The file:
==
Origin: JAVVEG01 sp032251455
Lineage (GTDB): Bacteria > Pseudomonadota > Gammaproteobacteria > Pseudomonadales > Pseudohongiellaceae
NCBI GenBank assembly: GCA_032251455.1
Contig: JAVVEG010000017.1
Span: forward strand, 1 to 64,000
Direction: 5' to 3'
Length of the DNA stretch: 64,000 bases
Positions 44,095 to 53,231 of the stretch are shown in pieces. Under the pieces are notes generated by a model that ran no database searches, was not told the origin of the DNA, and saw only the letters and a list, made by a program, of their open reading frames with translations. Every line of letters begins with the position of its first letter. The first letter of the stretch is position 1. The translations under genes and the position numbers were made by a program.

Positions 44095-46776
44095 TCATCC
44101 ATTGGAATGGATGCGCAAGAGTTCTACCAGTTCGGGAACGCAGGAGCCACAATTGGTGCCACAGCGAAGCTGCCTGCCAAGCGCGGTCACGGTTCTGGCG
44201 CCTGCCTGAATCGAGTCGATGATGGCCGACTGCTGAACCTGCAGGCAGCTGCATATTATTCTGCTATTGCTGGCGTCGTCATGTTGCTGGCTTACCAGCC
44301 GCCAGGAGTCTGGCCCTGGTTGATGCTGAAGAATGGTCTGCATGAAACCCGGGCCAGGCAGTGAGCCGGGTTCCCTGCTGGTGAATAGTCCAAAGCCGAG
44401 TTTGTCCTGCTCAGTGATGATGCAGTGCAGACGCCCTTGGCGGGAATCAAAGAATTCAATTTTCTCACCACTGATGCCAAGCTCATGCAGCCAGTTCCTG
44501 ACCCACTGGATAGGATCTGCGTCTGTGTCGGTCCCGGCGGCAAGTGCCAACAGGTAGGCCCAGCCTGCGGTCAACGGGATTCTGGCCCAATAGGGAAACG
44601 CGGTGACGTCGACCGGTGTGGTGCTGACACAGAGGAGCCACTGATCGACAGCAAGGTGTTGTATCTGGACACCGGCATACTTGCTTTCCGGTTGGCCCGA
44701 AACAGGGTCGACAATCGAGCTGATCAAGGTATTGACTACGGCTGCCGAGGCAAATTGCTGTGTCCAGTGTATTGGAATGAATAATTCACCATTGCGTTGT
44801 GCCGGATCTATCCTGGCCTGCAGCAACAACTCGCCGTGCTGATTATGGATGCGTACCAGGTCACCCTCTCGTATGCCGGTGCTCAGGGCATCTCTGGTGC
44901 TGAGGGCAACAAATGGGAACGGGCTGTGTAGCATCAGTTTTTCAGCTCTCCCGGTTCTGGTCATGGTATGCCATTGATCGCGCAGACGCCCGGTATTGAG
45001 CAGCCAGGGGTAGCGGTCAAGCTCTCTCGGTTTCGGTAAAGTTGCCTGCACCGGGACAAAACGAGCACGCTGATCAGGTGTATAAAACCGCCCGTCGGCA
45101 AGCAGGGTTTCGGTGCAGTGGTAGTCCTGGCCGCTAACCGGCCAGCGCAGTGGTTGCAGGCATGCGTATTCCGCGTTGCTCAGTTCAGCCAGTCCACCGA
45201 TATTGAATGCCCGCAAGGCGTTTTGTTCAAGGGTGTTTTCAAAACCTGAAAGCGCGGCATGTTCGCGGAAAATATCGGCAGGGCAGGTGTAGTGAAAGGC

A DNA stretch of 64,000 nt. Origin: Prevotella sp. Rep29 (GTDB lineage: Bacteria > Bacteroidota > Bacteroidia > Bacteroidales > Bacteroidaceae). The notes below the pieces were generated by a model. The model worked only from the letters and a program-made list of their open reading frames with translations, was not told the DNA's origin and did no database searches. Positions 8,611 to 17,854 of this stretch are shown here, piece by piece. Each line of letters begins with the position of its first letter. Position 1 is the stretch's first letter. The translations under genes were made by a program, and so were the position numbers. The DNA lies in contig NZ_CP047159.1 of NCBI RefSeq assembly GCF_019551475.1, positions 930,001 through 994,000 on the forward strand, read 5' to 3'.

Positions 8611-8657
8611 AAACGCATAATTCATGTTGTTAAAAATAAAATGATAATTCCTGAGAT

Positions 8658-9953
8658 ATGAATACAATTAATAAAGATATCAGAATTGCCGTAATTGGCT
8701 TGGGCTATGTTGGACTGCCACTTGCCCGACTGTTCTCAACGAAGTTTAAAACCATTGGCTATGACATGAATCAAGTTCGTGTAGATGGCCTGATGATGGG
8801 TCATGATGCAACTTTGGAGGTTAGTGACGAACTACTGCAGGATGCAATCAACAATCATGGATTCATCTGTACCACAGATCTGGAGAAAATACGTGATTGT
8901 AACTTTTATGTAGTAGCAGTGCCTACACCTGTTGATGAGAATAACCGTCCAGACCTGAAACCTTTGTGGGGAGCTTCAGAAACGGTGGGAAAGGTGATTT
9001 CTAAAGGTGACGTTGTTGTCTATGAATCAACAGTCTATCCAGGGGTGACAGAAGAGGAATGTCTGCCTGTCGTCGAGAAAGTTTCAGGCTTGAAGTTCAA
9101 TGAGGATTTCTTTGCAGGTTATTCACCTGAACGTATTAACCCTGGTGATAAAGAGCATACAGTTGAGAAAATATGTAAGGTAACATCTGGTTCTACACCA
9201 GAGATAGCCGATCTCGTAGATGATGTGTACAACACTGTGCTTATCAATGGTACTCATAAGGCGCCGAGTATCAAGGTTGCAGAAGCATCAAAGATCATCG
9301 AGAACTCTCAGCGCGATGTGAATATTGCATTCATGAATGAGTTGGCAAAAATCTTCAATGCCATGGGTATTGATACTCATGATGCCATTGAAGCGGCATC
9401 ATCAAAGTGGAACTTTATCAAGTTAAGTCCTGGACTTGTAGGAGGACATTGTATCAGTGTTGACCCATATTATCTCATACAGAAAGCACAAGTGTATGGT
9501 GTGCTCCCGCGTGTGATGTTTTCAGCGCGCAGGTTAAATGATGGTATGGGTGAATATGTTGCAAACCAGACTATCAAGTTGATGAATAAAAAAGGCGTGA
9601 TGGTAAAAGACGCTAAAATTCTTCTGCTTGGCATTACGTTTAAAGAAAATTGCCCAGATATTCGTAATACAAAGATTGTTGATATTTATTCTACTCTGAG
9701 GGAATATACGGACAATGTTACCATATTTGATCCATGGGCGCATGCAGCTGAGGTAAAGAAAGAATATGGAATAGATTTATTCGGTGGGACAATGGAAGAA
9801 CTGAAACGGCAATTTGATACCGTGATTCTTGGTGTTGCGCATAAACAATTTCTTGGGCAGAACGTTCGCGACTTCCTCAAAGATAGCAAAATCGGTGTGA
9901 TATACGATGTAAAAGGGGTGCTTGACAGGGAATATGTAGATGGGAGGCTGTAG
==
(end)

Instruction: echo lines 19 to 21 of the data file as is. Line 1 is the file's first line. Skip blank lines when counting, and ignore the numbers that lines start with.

44901 TGAGGGCAACAAATGGGAACGGGCTGTGTAGCATCAGTTTTTCAGCTCTCCCGGTTCTGGTCATGGTATGCCATTGATCGCGCAGACGCCCGGTATTGAG
45001 CAGCCAGGGGTAGCGGTCAAGCTCTCTCGGTTTCGGTAAAGTTGCCTGCACCGGGACAAAACGAGCACGCTGATCAGGTGTATAAAACCGCCCGTCGGCA
45101 AGCAGGGTTTCGGTGCAGTGGTAGTCCTGGCCGCTAACCGGCCAGCGCAGTGGTTGCAGGCATGCGTATTCCGCGTTGCTCAGTTCAGCCAGTCCACCGA